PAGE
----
Another challenge I’ve faced is seeing a decrease in referrals as older dentists retire and new dentists buy generalist practices. It is only natural that a newer doctor would want to keep procedures in-house to help build rapport with patients and also avoid sending out possible production income. While this is expected, I have learned to be a resource for new generalists to help them provide the best-quality endodontic care possible. My goal is to be there when they need me and help build them up so that when they are tired of doing endo, they send it over to me! I act as a resource by giving CE courses, taking calls when they’re on vacation, helping them answer questions about tough cases, and even stepping in on a difficult case. Generalists know they can trust me to do the work with the best quality, expertise, and technology available when they’re ready to pass on those procedures.

Figures 1A-1E: 1A. Tooth No. 19 had pulp necrosis and acute apical abscess with buccal swelling of the attached gingiva and a 12 mm pocket on the buccal at the site of the swelling. 1B. Treatment was completed using the GentleWave protocol: Neither hand files nor rotary files were able to negotiate past the distal canal apical bifurcation. ProTaper Gold S2 file was used 1mm short of length on the mesial root and to the level of the bifurcation on the distal root. Canals were obturated with gutta percha and BC Sealer HiFlow. 1C. At the 4-month recall, the patient was asymptomatic, all swelling was resolved, and apical bone was healing. 1D. Preoperative CBCT showing apical and lateral root pathosis. 1E. CBCT at 4-month recall showing substantial apical and lateral bone healing

How have you traditionally attained your goals in cleaning and debridement of the root canal system, and how has new technology changed that?

Many of our teachers have said, “You could fill the canals with anything, and if you’ve disinfected them properly, they’ll heal.”  Basically, it’s what you take out of the canals, not what you put in, that will lead to healing. Endodontists strive to come as close to complete disinfection as possible (reduce bacterial load below a clinically relevant level) so that the apical tissues around the tooth can heal. Traditionally, we have done this using bleach, chlorhexidine, EDTA, calcium hydroxide, and activation techniques. These traditional techniques relied on files to open the canals to a certain size to allow for the fluids to penetrate the deeper areas of the teeth. Certain canals could not easily be reached, which is why we would leave medication in canals for weeks or months to hopefully diffuse to these areas. With these techniques, we have a high success rate. However, it can be cumbersome for the patient to return to the office multiple times, and we often remove unnecessary amounts of dentin. Nowadays, more practitioners use technology such as laser and GentleWave to achieve these goals more efficiently and without removing unnecessary tooth structure. I have adopted a GentleWave protocol that allows me to treat 99% of cases in a single visit without using intracanal medicaments and without enlarging canal sizes. The mechanism of action of the GentleWave delivers degassed irrigation fluids to all reaches of the root with instrumentation as small as a 15 file. This allows me to provide quality endodontic care in a single visit with minimal instrumentation.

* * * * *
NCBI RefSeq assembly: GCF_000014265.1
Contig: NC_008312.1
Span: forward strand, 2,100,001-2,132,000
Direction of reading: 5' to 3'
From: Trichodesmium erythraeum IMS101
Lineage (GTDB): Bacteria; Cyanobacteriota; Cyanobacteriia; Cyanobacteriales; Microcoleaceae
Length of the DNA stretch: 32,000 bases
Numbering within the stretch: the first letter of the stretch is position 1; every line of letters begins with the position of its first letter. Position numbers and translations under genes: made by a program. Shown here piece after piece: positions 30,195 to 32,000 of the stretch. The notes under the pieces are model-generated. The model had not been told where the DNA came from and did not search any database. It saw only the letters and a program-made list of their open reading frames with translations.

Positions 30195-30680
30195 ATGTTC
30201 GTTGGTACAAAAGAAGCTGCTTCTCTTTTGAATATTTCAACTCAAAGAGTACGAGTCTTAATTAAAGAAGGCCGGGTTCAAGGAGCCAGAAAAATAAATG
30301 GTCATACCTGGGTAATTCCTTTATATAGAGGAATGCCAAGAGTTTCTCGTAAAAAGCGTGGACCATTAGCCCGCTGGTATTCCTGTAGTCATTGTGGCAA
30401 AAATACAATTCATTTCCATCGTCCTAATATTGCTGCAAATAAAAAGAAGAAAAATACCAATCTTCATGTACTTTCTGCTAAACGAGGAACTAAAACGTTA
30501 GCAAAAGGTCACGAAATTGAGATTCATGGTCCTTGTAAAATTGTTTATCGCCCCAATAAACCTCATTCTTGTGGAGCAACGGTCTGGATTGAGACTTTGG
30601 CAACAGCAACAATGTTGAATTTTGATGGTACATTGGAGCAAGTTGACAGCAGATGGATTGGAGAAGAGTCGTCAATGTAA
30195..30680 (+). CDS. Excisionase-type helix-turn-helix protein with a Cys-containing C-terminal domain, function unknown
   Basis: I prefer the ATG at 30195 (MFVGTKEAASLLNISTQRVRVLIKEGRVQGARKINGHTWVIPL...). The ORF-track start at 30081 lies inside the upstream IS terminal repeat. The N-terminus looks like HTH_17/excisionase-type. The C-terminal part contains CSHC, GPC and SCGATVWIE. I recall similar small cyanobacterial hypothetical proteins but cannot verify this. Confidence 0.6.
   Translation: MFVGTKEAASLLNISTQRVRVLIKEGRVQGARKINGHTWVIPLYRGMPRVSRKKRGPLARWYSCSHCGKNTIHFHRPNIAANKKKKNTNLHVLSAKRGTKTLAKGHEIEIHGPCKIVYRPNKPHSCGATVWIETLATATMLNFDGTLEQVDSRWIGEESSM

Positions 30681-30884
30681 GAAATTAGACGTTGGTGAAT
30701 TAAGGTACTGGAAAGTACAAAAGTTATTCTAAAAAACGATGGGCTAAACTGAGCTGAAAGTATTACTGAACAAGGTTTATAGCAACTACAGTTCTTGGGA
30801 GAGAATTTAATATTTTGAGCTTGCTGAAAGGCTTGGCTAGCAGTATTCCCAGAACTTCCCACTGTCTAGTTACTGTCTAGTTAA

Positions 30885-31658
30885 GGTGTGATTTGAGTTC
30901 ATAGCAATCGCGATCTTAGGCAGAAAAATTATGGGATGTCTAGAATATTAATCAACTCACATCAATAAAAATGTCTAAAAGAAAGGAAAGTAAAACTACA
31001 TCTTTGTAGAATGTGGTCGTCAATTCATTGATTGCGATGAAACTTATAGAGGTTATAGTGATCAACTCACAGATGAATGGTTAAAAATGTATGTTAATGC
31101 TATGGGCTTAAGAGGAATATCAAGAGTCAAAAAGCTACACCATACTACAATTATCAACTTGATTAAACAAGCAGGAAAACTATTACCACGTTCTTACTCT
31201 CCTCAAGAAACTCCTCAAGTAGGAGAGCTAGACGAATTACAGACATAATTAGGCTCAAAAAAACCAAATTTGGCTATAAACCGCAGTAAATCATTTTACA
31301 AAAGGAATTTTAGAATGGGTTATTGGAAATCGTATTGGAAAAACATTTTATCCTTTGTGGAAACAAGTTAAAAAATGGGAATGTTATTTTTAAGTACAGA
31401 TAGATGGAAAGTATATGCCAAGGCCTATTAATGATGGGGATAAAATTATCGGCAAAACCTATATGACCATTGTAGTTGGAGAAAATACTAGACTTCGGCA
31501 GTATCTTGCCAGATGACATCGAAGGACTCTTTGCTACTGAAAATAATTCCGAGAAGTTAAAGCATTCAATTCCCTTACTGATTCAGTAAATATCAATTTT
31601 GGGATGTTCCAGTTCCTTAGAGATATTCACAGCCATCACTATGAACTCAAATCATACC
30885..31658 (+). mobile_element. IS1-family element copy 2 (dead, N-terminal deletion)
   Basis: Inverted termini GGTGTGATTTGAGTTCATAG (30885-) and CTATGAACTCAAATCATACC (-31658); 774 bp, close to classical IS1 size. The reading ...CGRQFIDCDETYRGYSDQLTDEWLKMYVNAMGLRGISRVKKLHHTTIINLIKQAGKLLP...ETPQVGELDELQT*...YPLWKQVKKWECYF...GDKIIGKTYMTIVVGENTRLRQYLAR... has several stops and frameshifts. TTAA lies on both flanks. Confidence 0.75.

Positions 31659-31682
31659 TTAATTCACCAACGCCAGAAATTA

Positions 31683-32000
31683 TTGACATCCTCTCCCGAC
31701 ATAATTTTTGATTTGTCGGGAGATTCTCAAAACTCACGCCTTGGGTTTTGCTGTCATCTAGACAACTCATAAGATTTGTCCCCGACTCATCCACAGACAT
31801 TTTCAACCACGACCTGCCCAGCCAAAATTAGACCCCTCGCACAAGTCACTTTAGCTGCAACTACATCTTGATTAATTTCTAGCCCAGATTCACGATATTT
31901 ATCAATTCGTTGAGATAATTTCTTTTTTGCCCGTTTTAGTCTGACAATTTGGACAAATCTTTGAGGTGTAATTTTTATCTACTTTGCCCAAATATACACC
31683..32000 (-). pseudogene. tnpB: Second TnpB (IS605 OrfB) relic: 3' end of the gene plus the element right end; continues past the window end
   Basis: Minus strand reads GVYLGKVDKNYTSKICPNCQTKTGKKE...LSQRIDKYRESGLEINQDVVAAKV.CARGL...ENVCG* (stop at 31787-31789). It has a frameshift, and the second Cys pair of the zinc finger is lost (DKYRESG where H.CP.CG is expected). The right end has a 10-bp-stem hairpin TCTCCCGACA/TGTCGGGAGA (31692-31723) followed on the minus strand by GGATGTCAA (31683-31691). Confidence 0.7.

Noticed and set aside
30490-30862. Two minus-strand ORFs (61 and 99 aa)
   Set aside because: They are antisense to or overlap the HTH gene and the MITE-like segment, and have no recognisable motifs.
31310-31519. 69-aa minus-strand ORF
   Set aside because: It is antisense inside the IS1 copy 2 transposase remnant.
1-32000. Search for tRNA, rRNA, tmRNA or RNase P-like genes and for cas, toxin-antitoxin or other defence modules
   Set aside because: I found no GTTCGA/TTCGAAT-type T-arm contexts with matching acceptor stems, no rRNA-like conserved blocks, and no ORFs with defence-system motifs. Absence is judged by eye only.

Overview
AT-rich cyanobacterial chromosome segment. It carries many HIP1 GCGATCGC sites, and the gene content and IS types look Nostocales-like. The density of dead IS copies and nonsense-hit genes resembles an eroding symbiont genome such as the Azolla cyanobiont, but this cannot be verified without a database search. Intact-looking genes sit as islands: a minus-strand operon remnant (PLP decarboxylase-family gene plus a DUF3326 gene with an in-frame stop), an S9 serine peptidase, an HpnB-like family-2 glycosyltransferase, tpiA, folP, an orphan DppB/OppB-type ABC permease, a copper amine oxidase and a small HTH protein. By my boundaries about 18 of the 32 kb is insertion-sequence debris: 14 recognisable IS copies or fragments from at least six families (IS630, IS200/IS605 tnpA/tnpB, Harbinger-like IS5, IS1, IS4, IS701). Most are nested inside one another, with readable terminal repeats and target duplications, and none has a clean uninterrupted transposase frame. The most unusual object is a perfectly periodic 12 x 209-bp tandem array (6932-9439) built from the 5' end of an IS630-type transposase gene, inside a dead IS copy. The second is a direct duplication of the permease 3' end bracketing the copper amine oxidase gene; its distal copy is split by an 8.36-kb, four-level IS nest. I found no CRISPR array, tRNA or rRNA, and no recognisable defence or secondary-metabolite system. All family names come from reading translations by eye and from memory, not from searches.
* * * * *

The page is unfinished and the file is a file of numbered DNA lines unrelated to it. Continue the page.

How has your practice promoted patient convenience?

One of my goals is to provide prompt treatment. I try to leave space for emergencies when I’m in the office, and I routinely come in on my days off, if needed, for patients in pain or patients who need IV sedation. I am also able to be more efficient since implementing the GentleWave protocol. I am currently treating most cases, even retreatments, in a single visit. To have a complete procedure done where the patient can leave and get the tooth restored right away is a huge service.

Another goal is to provide pain-free treatment: It’s inconvenient for patients to return because they can’t get numb or they’re having postoperative complications. I get the patient profoundly numb by using infiltration and nerve block as a primary technique with supplemental techniques as needed. While I’m doing initial anesthesia, I use a facial massager on the patient’s cheek to help relax them and distract them from the injection. Leaving the facial massager on the bolus of anesthetic after injection also helps distribute the fluid to the desired tissues and can even push the fluid into the mental foramen if anesthetizing a mandibular premolar tooth. Patients have responded well to this technique. Pain-free treatment also includes not sending the patient away with severe postoperative pain. I always administer ibuprofen or acetaminophen to my patients before they leave the office, so it’s in their system before the anesthetic wears off. Also, using the GentleWave System provides a lower incidence of postoperative pain and flare-up. Instead of maintaining mechanical patency throughout the procedure by pushing the tip of a file (and any debris in its way) through the apical foramen, I’m staying short of the apical foramen and trusting the GentleWave to maintain patency. I call every patient the night of the treatment to check in, and since I’ve been using the GentleWave, I rarely have any problems with postoperative pain.

There are no “easy roots.” Even a tooth that at first glance looks like it may be straightforward can have a surprising complexity.